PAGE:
Nintendo Co. has made its biggest move in mobile gaming so far with plans to add Animal Crossing: Pocket Camp as its third smartphone title.
The game will be available on both Apple Inc.’s iOS and Android from late November and is the first smartphone iteration of a popular series about anthropomorphic animals. It will be free to download but allow in-game purchases to speed up progress, a key to making money from such titles.
Analysts have high expectations for the new game, with Goldman Sachs Group Inc. estimating an Animal Crossing title could generate twice as much revenue as the combined sales of Nintendo’s two previous smartphone games— Super Mario Run and Fire Emblem Heroes. In the June quarter, Nintendo reaped $79 million from its smartphone business.
The company is due to report earnings for the September quarter on Monday.
“The IP is often underestimated, but chances are Animal Crossing on mobile can become a big hit,” said Serkan Toto, founder of consultant Kantan Games Inc.
“The game seems to offer high production value, mobile-optimised gameplay, and depth to make sure people keep coming back over and over.”
Shares of Nintendo rose 0.1 percent to 44,140 yen at the close of trade in Tokyo after earlier gaining as much as 2.7 percent. The stock has surged 80 percent this year and its market value has swelled to about $55 billion.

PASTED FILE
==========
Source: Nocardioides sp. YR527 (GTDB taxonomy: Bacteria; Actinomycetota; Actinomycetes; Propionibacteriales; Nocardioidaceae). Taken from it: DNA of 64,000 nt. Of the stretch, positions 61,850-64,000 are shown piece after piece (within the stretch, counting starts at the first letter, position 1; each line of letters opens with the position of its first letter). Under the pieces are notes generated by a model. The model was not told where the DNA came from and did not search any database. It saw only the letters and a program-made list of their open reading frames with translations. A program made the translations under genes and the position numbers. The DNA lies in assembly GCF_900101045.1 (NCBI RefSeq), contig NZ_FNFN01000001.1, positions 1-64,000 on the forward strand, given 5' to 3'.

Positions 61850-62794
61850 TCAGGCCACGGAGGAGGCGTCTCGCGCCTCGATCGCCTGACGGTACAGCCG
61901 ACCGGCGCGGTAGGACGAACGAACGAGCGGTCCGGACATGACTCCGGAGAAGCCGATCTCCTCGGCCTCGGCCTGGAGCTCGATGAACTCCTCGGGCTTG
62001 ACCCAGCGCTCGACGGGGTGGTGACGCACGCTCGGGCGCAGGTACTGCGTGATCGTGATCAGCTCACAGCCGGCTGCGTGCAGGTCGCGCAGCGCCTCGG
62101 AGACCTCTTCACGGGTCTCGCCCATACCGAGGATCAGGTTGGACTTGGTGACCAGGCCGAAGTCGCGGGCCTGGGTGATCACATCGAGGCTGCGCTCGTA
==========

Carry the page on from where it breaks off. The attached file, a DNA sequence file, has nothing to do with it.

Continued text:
DeNA Co., Nintendo’s partner in smartphone games, dropped 3.5 percent after gaining 7.8 percent yesterday. The Animal Crossing series debuted in 2001 on the Nintendo 64 console, with subsequent versions appearing on the company’s DS and 3DS handheld devices, where they sold more than 20 million copies.
The title has gained a strong following by giving animals memorable personalities and creating a community with various activities to complete.
The new mobile game involves players befriending animals and completing errands for them to collect rewards, which can then be used to build a customised camp site. To save time, players can choose to spend real money instead of completing tasks.
For example, Nintendo’s video showed it could take 5 hours to build a drum set for a camp site. Players could skip the wait by spending 30 “leaf tickets”. Prices start from $0.99 for 20 tickets.
Players can also earn leaf tickets for free by completing in-game tasks, like harvesting apples or catching fish. But some tasks were limited to how many times they can be performed each day, in-effect bringing players back to choosing whether to wait or spend real money on leaf tickets.
“The monetisation seems to be more aggressive than the casual appeal the title suggests,” said Toto. “A high-quality mobile version of Animal Crossing can become a long-term cash machine for Nintendo.”
Players can also buy in-game items with real money, like clothes to customise their characters or paint jobs for their camper cars. In April, Citigroup Inc. estimated the game would generate 14 billion yen in sales in the current fiscal year, on the assumption it will attract 18 million users.
Animal Crossing was originally expected to be released by March 2017. Nintendo President Tatsumi Kimishima has said the company will release about 2-3 smartphone games per year, implying at least one more title could be released by March 2018.